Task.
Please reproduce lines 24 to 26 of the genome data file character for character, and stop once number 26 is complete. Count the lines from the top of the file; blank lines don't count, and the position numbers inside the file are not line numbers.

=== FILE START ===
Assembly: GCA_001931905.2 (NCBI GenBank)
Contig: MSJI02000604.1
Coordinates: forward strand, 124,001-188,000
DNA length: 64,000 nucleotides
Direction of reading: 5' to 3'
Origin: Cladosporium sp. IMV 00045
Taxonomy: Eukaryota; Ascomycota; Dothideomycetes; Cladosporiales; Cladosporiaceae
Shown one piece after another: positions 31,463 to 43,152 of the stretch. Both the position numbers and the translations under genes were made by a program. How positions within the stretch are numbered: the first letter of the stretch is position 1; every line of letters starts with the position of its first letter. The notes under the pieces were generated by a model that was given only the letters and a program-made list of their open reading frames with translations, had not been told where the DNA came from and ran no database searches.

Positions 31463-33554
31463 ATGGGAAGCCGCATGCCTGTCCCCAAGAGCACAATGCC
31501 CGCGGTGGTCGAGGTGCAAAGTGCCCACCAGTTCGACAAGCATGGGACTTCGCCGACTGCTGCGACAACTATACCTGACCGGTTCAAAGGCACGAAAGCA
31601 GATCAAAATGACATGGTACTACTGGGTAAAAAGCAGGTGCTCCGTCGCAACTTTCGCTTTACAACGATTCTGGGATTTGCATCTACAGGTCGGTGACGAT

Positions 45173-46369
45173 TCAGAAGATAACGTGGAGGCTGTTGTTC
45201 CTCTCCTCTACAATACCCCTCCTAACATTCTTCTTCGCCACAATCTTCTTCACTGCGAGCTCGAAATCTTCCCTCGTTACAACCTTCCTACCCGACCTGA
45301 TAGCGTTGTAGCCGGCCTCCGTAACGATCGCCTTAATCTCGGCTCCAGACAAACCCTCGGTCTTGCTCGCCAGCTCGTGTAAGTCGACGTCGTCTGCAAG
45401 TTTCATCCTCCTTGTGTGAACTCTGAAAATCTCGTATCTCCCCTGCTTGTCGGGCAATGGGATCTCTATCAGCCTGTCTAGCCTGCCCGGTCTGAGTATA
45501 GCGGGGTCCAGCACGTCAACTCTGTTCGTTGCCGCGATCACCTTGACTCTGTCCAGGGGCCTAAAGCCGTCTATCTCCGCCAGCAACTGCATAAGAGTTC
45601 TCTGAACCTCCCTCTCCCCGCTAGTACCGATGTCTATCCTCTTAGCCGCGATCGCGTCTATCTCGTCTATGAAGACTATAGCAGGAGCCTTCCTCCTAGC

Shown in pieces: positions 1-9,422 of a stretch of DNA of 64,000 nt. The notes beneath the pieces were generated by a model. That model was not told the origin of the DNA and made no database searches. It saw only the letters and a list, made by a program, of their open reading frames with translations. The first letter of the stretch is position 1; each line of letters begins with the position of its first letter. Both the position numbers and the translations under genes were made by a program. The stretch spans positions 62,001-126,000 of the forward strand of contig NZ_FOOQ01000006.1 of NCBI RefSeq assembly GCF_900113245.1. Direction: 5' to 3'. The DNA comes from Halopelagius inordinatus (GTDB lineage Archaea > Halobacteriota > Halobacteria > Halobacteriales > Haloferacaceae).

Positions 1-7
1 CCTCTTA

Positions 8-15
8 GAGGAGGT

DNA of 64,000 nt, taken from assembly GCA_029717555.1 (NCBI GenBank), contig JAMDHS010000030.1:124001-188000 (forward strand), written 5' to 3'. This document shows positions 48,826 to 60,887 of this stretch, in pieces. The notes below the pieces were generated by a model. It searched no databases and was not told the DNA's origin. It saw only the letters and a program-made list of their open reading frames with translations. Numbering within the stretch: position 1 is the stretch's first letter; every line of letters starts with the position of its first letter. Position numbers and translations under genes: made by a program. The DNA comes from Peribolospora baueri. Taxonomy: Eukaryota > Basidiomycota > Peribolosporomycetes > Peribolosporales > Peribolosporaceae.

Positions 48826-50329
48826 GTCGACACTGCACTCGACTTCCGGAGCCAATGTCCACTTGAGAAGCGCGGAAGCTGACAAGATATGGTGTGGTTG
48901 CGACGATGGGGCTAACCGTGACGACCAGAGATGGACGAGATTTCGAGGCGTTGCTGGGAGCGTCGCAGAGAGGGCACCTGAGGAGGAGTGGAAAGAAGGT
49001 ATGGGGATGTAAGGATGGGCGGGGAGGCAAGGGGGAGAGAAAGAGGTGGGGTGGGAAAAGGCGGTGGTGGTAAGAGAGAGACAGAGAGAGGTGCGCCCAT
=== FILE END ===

8 GAGGAGGT

DNA of 64,000 nt, taken from assembly GCA_029717555.1 (NCBI GenBank), contig JAMDHS010000030.1:124001-188000 (forward strand), written 5' to 3'. This document shows positions 48,826 to 60,887 of this stretch, in pieces. The notes below the pieces were generated by a model. It searched no databases and was not told the DNA's origin. It saw only the letters and a program-made list of their open reading frames with translations. Numbering within the stretch: position 1 is the stretch's first letter; every line of letters starts with the position of its first letter. Position numbers and translations under genes: made by a program. The DNA comes from Peribolospora baueri. Taxonomy: Eukaryota > Basidiomycota > Peribolosporomycetes > Peribolosporales > Peribolosporaceae.

Positions 48826-50329